Every now and then, I receive some simple strength and conditioning, nutrition or competition questions. Earlier this week, I received a question no one has asked me before.
The question was about successful time management techniques. I thanked him for his thought-provoking question and answered it the best I could. The timing of his question was fitting, because the last two weeks I have been struggling to fit everything into my schedule. I guess I have been successful since I was able to fit it all in, but it was definitely not easy.
Something came up on Monday morning, so I missed my first weightlifting session of the week. When I looked at the calendar, I had a hard time figuring out when I would make it up. Kid’s baseball games, Brazilian jiu jitsu, training athletes, and meetings filled my weekly schedule. A few years ago I would have just skipped it and not thought too much about it. Now, unless I’m sick or injured, I don’t miss workouts just because I couldn’t do it on that certain day.
I’ve seen it with myself and with others, that as soon as you become okay with missing one workout, it easily turns into becoming okay with missing two workouts, which turns into missing weeks and months. Then you see that person at the grocery store for the first time in a couple months and the first thing they say is, “Yeah, I really need to get back into the gym.” But if you don’t miss all that time in the first place, then you don’t have to talk yourself into getting back in.
I did finally get to make up my Monday workout on Wednesday evening before BJJ class. This pushed my Thursday morning training session back until Friday evening. Then I was left with no other choice but to complete my last workout the very next evening. I never like doing weightlifting sessions on back-to-back days, but sometimes I’m left with no other choice.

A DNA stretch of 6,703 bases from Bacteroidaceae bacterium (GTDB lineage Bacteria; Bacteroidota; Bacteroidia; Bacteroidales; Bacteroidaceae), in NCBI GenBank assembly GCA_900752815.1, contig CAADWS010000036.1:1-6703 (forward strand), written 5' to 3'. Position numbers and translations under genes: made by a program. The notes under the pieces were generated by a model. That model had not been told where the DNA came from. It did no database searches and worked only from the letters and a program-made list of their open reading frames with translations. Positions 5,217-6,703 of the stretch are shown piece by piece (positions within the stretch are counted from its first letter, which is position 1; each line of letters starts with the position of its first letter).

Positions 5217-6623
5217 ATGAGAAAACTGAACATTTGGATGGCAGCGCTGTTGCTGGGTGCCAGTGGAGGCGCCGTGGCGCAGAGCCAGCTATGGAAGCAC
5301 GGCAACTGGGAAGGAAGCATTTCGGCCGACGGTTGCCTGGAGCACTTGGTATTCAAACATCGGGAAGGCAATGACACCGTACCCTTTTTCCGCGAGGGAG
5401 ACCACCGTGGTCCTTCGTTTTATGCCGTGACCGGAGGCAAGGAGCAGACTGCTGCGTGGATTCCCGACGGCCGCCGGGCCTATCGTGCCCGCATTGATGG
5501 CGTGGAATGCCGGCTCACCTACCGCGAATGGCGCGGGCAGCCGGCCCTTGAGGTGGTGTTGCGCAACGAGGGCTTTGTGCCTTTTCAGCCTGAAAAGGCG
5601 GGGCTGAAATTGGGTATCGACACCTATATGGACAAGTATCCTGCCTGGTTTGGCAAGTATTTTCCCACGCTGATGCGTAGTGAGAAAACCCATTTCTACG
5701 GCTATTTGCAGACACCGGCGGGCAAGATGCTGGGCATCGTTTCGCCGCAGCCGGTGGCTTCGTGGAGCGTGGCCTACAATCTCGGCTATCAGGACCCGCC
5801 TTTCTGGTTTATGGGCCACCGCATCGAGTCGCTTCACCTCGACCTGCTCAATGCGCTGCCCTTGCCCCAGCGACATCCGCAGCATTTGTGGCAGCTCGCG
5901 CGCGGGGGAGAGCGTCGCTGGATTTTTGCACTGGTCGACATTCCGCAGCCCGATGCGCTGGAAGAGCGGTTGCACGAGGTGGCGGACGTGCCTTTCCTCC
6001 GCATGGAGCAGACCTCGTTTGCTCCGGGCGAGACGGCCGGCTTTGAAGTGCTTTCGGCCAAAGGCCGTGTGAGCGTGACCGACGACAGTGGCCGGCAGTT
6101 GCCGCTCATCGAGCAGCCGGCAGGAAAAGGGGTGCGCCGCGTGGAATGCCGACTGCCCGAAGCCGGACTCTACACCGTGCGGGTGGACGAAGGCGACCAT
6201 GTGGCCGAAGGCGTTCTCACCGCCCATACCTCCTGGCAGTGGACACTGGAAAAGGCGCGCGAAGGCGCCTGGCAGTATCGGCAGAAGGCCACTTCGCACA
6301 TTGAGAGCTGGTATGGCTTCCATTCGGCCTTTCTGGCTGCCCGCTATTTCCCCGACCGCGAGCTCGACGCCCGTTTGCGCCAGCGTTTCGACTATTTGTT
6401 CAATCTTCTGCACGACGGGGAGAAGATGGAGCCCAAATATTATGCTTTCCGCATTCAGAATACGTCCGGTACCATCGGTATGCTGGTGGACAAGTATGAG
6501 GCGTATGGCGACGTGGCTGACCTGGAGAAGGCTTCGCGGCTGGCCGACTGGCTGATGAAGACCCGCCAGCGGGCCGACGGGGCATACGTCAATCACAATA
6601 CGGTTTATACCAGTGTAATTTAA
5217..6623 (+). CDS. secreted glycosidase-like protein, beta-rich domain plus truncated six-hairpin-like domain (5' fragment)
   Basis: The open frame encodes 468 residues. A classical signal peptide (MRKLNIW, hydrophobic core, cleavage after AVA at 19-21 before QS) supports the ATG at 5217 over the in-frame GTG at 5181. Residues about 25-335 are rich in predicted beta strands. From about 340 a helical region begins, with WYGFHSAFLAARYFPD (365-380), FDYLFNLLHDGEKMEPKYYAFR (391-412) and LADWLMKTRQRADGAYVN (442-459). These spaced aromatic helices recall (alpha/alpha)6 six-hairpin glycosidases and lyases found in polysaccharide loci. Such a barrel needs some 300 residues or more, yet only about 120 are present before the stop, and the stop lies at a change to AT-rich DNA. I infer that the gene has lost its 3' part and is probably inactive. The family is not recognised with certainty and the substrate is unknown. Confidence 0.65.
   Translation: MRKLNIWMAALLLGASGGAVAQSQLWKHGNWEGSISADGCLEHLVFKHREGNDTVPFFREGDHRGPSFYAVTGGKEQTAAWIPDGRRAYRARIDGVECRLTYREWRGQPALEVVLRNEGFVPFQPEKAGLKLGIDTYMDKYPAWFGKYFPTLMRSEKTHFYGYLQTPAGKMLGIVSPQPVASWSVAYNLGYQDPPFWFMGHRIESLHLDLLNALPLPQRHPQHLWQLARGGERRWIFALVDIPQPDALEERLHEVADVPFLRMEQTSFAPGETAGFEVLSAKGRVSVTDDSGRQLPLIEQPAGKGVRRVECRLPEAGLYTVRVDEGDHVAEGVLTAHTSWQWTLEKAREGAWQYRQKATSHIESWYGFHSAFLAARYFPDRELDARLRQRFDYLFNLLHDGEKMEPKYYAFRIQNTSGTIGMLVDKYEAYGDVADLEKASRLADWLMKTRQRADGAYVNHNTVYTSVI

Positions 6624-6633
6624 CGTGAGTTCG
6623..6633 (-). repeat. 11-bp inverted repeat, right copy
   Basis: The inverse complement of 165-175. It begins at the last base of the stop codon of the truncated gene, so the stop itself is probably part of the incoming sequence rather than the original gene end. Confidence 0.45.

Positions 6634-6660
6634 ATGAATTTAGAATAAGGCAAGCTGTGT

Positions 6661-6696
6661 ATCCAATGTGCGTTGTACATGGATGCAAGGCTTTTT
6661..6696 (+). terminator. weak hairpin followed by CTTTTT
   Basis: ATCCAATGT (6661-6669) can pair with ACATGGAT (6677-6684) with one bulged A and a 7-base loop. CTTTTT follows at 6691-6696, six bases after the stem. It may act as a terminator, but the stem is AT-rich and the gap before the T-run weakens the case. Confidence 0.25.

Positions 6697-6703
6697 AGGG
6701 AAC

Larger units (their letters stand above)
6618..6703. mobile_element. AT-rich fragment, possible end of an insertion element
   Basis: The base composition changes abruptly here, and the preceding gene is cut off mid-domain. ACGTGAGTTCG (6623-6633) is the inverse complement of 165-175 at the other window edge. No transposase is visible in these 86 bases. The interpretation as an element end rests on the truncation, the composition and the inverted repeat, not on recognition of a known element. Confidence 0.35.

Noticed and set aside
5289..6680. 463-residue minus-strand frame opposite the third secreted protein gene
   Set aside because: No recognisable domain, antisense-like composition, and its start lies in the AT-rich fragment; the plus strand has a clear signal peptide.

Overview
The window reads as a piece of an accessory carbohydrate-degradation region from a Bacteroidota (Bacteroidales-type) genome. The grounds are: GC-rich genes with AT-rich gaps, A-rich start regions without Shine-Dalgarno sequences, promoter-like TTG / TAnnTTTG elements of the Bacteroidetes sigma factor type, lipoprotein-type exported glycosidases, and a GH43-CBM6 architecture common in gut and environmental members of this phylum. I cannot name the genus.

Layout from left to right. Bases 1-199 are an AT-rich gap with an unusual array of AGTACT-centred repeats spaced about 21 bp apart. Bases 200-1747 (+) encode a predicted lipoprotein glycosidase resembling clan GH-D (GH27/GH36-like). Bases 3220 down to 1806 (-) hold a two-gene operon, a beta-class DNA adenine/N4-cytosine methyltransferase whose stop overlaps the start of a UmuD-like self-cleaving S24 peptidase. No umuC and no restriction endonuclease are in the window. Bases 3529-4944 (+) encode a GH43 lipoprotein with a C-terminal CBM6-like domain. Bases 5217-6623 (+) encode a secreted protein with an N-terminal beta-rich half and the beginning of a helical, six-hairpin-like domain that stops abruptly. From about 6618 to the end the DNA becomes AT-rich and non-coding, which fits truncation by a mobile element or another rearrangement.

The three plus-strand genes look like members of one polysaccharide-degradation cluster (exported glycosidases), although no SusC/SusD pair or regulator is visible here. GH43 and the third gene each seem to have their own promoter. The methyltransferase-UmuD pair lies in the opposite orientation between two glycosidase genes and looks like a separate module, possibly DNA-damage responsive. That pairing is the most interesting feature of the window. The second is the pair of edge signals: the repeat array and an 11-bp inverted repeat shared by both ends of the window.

This week will put me eight weeks out from the New York Summer Open in July, and I will start to add some more sport specific exercises and plyometrics to my workouts. I won’t add any conditioning-specific drills until about four weeks out. I’ve been looking to compete somewhere before July and might have found a US Grappling event in Virginia that I could do in June. This will help keep me active with this big lay-off from my last competition.
Sunday – BJJ
BJJ: Competition drilling
Monday – BJJ
BJJ: Half guard passing, rolling
AM Training: Weightlifting
- Cleans – 92.5 kg x3, 95 kg x3, 97.5 kg x3, 100 kg x3, 102.5 kg x3
- Dumbbell Bench Press- 105 lbs 3×4
- Overhead Dumbbell Extension- 80 lbs 3×10
- Core Work
PM Training: BJJ
Half guard passing, rolling
Friday – Weightlifting
- Barbell Squat – 340 lbs x4, 345 lbs x4, 350 lbs x4, 355 lbs x4
- Barbell Rows – 175 lbs 3×10
- Hammer Curls – 45 lbs 3×10
- Core Work
Saturday – Weightlifting
Barbell Complex – 185 lbs x3:
- Hang Cleans x3
- Push Press x2
- Speed Squats x5
- Romanian Deadlift- 275 lbs 4×4
- Barbell Shrug- 260lbs 3×10
- Towel Pull Ups- 16,13,11
James Kearns is an active Brazilian jiu jitsu competitor and also trains and competes in Olympic weightlifting.Follow his journals here every week.
Photo courtesy of D-Kline Design Photography.